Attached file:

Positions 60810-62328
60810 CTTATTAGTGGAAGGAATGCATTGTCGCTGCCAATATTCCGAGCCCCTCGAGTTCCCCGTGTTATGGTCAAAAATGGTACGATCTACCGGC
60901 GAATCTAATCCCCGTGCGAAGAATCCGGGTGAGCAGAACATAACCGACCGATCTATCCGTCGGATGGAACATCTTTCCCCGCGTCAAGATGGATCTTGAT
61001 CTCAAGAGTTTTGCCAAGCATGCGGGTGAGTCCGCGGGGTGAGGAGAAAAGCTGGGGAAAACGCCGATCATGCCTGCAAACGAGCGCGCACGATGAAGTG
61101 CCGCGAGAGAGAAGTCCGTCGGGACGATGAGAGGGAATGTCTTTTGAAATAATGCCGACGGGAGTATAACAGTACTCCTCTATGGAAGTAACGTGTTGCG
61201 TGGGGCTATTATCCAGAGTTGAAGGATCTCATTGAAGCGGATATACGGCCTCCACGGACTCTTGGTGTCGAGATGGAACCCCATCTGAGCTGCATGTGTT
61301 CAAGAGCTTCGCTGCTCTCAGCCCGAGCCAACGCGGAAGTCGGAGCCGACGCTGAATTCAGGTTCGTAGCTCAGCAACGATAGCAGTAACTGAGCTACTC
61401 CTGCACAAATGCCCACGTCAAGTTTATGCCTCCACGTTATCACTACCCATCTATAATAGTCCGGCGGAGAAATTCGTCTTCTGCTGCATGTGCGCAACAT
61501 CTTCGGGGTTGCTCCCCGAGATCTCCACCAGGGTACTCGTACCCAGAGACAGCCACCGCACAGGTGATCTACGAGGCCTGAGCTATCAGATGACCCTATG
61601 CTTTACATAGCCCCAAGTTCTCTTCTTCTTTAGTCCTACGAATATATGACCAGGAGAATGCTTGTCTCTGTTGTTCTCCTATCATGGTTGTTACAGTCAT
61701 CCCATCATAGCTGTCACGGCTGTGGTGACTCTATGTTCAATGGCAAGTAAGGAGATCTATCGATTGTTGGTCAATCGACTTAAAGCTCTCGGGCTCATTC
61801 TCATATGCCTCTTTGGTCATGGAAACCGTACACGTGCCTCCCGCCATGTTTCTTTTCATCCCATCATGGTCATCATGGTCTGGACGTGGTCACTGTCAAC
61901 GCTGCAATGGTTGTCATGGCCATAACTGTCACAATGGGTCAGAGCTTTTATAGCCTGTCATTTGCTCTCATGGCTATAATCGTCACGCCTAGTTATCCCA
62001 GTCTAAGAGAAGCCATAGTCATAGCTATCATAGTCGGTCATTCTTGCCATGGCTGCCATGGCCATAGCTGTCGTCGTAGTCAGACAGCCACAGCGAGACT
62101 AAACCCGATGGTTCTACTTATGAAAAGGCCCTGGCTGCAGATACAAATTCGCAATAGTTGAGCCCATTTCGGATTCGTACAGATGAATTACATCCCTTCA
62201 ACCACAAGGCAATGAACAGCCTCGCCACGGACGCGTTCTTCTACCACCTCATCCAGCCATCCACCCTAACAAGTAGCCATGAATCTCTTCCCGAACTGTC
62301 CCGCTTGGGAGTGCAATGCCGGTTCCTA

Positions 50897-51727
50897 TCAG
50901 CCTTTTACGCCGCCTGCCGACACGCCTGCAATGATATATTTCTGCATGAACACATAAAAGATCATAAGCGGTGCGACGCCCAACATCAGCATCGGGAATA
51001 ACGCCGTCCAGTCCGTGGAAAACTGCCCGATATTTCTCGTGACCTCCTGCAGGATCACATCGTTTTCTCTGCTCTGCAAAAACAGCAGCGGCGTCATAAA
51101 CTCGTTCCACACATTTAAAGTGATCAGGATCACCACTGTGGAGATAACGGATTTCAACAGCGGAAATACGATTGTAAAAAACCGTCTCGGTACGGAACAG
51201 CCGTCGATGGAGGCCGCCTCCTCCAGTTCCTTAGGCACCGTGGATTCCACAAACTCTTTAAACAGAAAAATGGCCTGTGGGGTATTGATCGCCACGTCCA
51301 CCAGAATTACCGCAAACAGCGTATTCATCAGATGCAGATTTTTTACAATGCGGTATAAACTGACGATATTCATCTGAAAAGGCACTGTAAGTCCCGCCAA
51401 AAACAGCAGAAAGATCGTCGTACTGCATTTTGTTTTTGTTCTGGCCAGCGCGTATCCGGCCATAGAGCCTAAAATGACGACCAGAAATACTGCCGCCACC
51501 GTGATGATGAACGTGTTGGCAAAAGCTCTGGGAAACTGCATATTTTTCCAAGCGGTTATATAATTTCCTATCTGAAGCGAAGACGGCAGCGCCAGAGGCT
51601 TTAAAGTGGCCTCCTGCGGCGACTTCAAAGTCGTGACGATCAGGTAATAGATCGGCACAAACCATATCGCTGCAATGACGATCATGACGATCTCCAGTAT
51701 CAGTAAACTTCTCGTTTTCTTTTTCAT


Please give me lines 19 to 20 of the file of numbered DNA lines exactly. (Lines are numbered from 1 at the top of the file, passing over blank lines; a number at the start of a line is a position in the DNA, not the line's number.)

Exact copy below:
50897 TCAG
50901 CCTTTTACGCCGCCTGCCGACACGCCTGCAATGATATATTTCTGCATGAACACATAAAAGATCATAAGCGGTGCGACGCCCAACATCAGCATCGGGAATA